War in Civilian Areas

War in civilian areas is complicated by the need to avoid non-combatant casualties, which result in increasing resistance.

General Sir Rupert Smith has argued, in his book The Utility of Force, that recent wars have been complicated by being conducted where civilians are living.  A Times review of the book summarised his thesis:[1]

‘“Industrial war”, the all-out sort of struggle that disfigured the 20th century, is dead. Instead, we fight “among the people”.’

There are several such scenarios:

●  during insurgencies, as described in the previous sub-section (;

●  when non-state actors such as international terrorists are involved (7.3.3);

●  in a civil war (7.2.6);

●  and when a country has been invaded.

These situations inevitably lead to war in civilian areas, where it is difficult to avoid non-combatant casualties and serious consequences:

●  Some weapons used by armies are designed to kill a lot of people on a battlefield, so ‘collateral damage’ to property and civilian casualties are inevitable, no matter how much care is taken to protect the population.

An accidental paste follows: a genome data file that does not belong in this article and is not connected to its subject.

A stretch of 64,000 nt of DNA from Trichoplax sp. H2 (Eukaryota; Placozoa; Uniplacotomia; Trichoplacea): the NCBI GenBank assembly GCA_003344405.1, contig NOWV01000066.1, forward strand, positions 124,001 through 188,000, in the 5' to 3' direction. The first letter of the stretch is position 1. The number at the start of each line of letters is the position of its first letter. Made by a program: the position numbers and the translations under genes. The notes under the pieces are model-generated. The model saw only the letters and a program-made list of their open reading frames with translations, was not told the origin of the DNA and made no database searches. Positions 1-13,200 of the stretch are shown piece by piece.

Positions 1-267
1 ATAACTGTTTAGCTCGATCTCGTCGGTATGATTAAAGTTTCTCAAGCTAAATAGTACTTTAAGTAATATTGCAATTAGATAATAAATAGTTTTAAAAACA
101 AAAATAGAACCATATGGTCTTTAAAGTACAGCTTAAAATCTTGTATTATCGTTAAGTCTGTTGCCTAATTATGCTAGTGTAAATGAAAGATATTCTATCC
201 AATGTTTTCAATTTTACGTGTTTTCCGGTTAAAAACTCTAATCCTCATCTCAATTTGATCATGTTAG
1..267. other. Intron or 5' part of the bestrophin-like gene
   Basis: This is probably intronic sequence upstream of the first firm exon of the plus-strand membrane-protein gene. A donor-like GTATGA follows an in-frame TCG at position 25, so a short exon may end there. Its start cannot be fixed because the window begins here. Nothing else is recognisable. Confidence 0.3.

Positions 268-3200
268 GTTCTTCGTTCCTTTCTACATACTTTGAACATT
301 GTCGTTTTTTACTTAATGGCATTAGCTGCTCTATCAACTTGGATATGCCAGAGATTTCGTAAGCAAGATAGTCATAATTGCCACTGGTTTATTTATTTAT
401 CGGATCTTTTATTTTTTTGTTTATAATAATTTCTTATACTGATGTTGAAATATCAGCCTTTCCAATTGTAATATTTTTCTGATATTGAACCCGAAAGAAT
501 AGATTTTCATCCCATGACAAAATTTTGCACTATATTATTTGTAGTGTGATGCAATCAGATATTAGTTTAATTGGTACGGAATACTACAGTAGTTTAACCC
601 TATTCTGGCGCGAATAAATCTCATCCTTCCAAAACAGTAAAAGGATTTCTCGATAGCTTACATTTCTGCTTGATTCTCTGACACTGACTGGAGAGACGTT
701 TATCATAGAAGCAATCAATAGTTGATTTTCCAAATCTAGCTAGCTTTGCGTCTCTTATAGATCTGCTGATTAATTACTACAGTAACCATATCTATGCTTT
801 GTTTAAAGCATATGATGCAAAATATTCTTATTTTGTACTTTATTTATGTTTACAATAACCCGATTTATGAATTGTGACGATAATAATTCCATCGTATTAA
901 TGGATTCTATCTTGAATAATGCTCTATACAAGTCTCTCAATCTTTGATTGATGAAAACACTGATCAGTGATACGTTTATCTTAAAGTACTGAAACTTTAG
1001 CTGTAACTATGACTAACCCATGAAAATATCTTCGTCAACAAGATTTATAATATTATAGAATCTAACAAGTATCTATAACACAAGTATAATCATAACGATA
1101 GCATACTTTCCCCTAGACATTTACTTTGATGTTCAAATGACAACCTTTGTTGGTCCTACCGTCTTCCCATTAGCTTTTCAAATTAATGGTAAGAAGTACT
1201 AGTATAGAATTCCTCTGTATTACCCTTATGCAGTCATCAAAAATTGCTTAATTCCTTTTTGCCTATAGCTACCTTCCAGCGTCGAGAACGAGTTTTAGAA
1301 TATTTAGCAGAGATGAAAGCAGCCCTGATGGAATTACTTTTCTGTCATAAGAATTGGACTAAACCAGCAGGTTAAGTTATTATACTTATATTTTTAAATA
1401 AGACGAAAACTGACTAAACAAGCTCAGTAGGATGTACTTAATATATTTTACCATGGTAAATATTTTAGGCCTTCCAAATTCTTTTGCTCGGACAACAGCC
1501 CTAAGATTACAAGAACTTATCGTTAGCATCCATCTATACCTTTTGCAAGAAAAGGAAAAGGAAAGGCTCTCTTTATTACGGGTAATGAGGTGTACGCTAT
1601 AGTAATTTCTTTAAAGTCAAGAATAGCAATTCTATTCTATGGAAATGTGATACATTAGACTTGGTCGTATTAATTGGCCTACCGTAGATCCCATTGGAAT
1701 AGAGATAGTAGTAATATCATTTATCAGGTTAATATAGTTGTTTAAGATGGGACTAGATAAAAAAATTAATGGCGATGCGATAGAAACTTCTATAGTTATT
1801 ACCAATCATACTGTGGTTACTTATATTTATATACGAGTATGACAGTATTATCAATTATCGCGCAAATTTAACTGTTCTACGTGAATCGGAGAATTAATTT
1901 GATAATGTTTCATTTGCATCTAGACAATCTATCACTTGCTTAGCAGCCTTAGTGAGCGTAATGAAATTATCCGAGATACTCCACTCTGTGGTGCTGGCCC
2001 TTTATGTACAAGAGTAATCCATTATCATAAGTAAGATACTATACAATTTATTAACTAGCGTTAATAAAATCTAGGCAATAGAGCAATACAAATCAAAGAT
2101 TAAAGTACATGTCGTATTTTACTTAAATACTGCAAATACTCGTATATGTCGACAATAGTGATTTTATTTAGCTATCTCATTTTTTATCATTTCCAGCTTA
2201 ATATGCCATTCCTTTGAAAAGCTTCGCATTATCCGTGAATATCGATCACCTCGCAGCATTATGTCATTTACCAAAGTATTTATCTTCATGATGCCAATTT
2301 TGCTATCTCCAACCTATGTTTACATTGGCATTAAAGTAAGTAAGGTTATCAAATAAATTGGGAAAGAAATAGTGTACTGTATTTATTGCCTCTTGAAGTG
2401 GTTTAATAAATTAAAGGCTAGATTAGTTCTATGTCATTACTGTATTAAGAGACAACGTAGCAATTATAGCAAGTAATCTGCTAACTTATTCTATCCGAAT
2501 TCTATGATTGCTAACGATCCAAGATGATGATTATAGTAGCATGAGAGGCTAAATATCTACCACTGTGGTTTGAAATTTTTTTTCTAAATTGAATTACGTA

●  The resentment of people whose families have suffered losses has the effect of increasing support for the resistance and intensifying the conflict.  For each terrorist or guerrilla killed, several others spring up as replacements when friends and family members seek to avenge the deaths.

●  Soldiers might not be trained to deal with keeping order in a civilian context, where the people confronting them are not ‘enemies’ but the population of the country they are meant to serve.  As noted in the review of Rupert Smith’s book:

“Probably we need less armour and artillery and more infantry, more intelligence, more deployable police, even more linguists and anthropologists. If you fight among the people you had better understand them.”

To summarise: military force is of limited use in a war “among the people”.



This page is intended to form part of Edition 4 of the Patterns of Power series of books.  An archived copy of it is held at https://www.patternsofpower.org/edition04/7413.htm.

[1] The Sunday Times review of Rupert Smith’s book, The Utility of Force, was published on September 18, 2005.  It was still available to subscribers in December 2023 at https://www.thetimes.co.uk/article/the-utility-of-force-by-general-sir-rupert-smith-69rhf3x0qs9.